(4) The defense led on behalf of the defendants was that the name of the plaintiff was being maintained on the register of abscondors and proclaimed offenders and as such defendant No. 2 had a reasonable cause to arrest the plaintiff and their act was bona fide and performed in due discharge of duties and the commission of the tort was denied. The defense of the other defendants was to the same effect, besides some preliminary objections about the notice and the plaint not disclosing the cause of action, which are not material at this stage.

(5) On the pleadings of the parties, the following issues were framed in the suit for damages for false imprisonment, which has given rise to these appeals.

'1. Whether the notices under section 80 Civil Procedure Code served on the defendants are not valid 2. Whether Union of India is liable for the alleged tortious acts of defendants 1 & 2 3. Whether the plaintiff was arrested or caused to be arrested by defendant No. 1? 4. Whether defendant No. 2 and/or defendant No. 1 were justified in arresting the plaintiff 5. To what amount, if any, on account of damages is the plaintiff entitled 6. Relief.'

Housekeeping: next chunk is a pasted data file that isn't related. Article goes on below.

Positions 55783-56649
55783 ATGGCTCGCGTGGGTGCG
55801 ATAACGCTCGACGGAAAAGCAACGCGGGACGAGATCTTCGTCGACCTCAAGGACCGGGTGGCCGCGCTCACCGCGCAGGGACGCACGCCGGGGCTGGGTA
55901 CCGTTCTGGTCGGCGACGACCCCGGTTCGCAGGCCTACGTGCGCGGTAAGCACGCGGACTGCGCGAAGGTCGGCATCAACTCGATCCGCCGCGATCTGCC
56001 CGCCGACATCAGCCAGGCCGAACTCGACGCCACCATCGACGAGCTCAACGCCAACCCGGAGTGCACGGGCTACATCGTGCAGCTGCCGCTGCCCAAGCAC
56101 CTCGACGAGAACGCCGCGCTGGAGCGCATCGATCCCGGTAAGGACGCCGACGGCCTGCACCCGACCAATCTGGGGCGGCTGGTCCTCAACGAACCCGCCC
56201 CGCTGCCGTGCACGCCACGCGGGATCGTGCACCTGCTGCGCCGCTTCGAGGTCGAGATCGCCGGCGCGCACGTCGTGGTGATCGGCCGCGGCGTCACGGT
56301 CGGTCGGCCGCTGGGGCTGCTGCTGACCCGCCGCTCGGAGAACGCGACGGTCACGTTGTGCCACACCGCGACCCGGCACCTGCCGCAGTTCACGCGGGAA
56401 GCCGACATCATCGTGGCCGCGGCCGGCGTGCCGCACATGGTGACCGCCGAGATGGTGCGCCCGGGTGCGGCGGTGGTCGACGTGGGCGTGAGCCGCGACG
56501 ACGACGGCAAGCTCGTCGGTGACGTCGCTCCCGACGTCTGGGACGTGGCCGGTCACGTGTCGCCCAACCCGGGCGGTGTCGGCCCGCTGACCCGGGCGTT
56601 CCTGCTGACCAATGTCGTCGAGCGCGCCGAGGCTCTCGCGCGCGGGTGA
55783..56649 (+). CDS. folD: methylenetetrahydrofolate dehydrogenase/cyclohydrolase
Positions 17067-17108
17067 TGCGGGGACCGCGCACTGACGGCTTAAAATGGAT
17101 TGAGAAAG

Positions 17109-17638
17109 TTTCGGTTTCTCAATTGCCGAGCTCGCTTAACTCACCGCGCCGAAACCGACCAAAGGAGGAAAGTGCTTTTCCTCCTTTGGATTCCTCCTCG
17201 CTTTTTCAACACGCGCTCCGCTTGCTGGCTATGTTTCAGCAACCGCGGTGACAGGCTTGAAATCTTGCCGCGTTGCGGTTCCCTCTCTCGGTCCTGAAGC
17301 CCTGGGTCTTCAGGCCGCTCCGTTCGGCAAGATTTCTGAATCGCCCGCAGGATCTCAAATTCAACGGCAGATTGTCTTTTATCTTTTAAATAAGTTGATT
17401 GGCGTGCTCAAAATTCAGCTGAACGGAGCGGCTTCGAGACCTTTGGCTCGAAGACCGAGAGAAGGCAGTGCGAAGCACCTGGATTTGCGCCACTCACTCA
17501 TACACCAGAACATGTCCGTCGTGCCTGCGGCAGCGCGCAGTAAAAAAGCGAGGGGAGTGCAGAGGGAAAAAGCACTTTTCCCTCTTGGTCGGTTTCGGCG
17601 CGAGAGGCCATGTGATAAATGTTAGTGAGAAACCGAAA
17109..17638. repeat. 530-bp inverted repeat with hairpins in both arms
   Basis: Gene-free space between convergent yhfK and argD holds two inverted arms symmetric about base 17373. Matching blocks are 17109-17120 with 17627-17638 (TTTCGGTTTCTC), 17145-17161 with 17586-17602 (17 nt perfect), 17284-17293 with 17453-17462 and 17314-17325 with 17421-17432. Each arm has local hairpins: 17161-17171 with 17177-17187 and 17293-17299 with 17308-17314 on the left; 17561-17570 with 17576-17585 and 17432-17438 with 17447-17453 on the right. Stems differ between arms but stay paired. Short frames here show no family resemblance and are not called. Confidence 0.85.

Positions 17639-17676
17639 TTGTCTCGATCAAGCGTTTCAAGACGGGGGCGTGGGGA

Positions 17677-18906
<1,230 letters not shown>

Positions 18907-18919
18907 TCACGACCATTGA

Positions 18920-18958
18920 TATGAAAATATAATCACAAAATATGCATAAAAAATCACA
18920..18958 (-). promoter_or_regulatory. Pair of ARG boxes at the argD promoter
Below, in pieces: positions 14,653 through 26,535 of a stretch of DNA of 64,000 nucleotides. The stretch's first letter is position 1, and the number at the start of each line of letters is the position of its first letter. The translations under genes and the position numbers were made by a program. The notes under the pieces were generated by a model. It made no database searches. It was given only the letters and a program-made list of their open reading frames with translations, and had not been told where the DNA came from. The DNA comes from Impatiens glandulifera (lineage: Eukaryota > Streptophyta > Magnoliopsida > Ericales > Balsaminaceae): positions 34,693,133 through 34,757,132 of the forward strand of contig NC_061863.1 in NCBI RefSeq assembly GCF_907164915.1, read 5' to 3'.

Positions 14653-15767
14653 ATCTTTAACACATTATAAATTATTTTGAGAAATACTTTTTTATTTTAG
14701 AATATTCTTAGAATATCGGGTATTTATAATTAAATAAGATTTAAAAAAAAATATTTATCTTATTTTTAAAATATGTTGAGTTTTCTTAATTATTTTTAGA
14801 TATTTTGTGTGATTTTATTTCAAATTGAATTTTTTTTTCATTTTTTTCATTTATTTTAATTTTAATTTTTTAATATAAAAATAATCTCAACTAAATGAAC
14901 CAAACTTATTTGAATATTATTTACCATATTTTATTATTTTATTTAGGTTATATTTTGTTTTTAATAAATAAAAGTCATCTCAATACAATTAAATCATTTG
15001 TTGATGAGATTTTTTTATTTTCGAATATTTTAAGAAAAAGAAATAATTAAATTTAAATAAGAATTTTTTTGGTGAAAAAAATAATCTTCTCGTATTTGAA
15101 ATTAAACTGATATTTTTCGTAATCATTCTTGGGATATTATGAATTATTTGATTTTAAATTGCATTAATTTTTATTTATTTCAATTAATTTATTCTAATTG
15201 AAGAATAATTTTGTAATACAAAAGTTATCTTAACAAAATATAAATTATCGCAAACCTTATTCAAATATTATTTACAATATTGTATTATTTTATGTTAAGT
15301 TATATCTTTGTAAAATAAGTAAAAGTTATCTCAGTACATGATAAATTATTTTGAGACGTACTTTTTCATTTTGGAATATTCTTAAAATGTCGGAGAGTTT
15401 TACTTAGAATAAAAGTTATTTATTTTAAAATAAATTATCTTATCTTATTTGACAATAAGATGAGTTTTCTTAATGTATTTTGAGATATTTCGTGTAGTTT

In the other suit for damages for malicious prosecution the issues framed were these :

'1. Whether a valid and proper notice under S. 80 Civil Procedure Code . was served upon defendant No. 2 2. Whether the notices served 'upon defendants 3 & 1 are valid and proper one 3. Whether the plaint does not disclose any cause of action against defendant No. 2 as alleged 4. Whether the suit is maintainable against defendant No.3 5. Whether defendants I and 2 maliciously and without any reasonable and probable cause prosecuted the plaintiff as alleged in para 4 of the plaint 6. To what amount as damages, if any, is the plaintiff entitled to recoyer and from whom 7. Whether defendant No. 2 is entitled to special costs under S. 35-A Civil Procedure Code . 8. Relief.'